A desperate search uncovered nothing. I had a hot potato and nothing with which to spear it. I began to weigh my options. I could wait until I got home, and eat it there. But it wouldn’t be hot any more. Just warm. Just warm was about the same as just ruined. I could run out of the car into the restaurant and grab the utensils. But it was pouring rain.  I could go back into the drive-thru line and order a knife and fork. But there were eight cars in the drive-thru lane. Which translated into a cold baked potato, which I had already decided was not an option. I rummaged through the glove compartment, hoping against hope that there was something in there I could use to shovel hot potato flesh into my mouth. Nothing. Nothing!

     There was little else to do. I looked around me, to see if there was anyone in close proximity that could see into my car. Establishing that the way was clear, I drew the straw out of my drink, scraped the butter out of its little cubicle with it, and began my attempts to eat a hot baked potato, the way a desperate Chinese person might use one chopstick, having broken its mate. The potato was so soft and crumbly; it was impossible to spear pieces of it. I brought the dish up to my face and used the straw to drag potato up to my mouth, all the while, looking for spectators who could use this spectacle, along with their camera phones, to ruin me. In this fashion, I did manage to consume some of the potato. After the first few hits (and there were misses, too), my mouth was burning. I needed my drink. I grabbed it and brought it up to my mouth. No straw! D-uh! I stuck the straw in, but it was crammed with potato, and nothing was getting past it. The drink would have to wait. First, this business of the potato. It had become a mission now, and nothing could stand in its way. The potato would be eaten. The potato would be enjoyed. Viva la spud!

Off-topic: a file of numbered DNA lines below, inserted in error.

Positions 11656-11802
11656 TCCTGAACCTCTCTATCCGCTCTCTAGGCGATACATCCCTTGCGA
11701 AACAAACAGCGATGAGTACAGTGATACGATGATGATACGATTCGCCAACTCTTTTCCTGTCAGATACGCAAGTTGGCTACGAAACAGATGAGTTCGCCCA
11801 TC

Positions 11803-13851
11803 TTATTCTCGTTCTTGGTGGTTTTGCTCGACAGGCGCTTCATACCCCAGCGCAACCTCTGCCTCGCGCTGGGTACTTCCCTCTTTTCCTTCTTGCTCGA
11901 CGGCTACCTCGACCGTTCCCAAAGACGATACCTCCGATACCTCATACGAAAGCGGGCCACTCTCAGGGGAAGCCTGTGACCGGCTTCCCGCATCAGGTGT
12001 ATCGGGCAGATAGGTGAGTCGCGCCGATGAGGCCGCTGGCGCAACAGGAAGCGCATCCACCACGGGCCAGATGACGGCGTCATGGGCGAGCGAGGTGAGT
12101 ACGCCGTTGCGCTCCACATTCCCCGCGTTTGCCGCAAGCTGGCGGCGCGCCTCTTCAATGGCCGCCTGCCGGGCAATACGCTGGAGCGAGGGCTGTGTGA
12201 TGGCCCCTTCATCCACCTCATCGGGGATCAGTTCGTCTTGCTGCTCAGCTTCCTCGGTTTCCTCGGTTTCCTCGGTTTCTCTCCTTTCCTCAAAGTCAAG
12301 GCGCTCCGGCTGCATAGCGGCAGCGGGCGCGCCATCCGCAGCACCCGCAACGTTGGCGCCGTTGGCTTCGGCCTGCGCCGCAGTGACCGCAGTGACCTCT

Arriving home, I climbed decorously from my car, and watched three quarters of the baked potato tumble from my lap into the driveway.

I left it there. The rain would, no doubt, wash all the evidence away.





For several weeks now, I have been wanting to write a few words about Kimmie: best friend in high school–all-night shrieking laughfests, walking up and down the main street of town every Friday night trying to break our honk record from the week before…hours of phone drama, boy obsessions, meltdowns in school washrooms, Zesty Cheese Doritos runs every lunch hour. That was me, and Kimmie. We were close in spirit, and in age, her birthday being the day after mine.

Kim left school after grade 12 to join the work force. I stuck it out for Grade 13 and went to university. How does it happen? You swear up and down that it won’t, but sometimes, it just does. Someone you thought would be your soul’s companion for life ends up being nothing more than a high school memory.  Someone who blunders up through the murky waters of memory and stirs, close to the surface occasionally, causing you to wonder, What ever happened to…?

Years went by. I tried to find out where Kimmie was, once. In July of 1976, Kimmie and I met up with two football players from Voaden, and the four of us had a very memorable summer. The boy I hooked up with promptly dumped me in September (refer to note, re: meltdowns in school washrooms; apparently, on the first day of school he was reminded of how in love he was with the girl he had had a crush on the previous June). He grew up to become a police officer, and shortly after his thirtieth birthday, was gunned down in a parking lot in a small town. He’d left the Toronto force for safer ground–a cruel irony. He had a wife and two small children. When that news came to me, all I could think about was finding Kimmie. It was like no time had passed at all. All I could think about was her voice on the other end of the phone. But I was never able to get ahold of her.